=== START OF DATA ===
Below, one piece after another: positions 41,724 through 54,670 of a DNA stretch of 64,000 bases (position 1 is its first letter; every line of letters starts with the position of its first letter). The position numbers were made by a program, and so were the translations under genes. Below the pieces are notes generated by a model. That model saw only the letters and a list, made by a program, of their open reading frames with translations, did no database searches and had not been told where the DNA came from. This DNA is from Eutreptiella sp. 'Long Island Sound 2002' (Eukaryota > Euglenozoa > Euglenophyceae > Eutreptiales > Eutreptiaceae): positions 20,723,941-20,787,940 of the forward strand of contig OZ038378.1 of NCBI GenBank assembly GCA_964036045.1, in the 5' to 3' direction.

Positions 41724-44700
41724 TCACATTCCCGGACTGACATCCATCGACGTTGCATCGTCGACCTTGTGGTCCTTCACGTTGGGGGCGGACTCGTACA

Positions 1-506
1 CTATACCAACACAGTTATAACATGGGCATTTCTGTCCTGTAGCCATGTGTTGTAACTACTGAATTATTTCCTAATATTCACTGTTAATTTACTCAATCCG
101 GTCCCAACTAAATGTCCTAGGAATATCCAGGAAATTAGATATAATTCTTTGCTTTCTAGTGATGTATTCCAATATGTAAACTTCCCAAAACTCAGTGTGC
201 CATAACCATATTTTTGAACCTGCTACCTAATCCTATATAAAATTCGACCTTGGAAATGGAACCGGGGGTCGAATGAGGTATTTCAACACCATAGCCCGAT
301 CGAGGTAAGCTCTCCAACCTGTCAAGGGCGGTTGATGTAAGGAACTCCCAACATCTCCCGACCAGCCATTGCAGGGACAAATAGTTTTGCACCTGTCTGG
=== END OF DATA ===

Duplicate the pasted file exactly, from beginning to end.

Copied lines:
Below, one piece after another: positions 41,724 through 54,670 of a DNA stretch of 64,000 bases (position 1 is its first letter; every line of letters starts with the position of its first letter). The position numbers were made by a program, and so were the translations under genes. Below the pieces are notes generated by a model. That model saw only the letters and a list, made by a program, of their open reading frames with translations, did no database searches and had not been told where the DNA came from. This DNA is from Eutreptiella sp. 'Long Island Sound 2002' (Eukaryota > Euglenozoa > Euglenophyceae > Eutreptiales > Eutreptiaceae): positions 20,723,941-20,787,940 of the forward strand of contig OZ038378.1 of NCBI GenBank assembly GCA_964036045.1, in the 5' to 3' direction.

Positions 41724-44700
41724 TCACATTCCCGGACTGACATCCATCGACGTTGCATCGTCGACCTTGTGGTCCTTCACGTTGGGGGCGGACTCGTACA

Positions 1-506
1 CTATACCAACACAGTTATAACATGGGCATTTCTGTCCTGTAGCCATGTGTTGTAACTACTGAATTATTTCCTAATATTCACTGTTAATTTACTCAATCCG
101 GTCCCAACTAAATGTCCTAGGAATATCCAGGAAATTAGATATAATTCTTTGCTTTCTAGTGATGTATTCCAATATGTAAACTTCCCAAAACTCAGTGTGC
201 CATAACCATATTTTTGAACCTGCTACCTAATCCTATATAAAATTCGACCTTGGAAATGGAACCGGGGGTCGAATGAGGTATTTCAACACCATAGCCCGAT
301 CGAGGTAAGCTCTCCAACCTGTCAAGGGCGGTTGATGTAAGGAACTCCCAACATCTCCCGACCAGCCATTGCAGGGACAAATAGTTTTGCACCTGTCTGG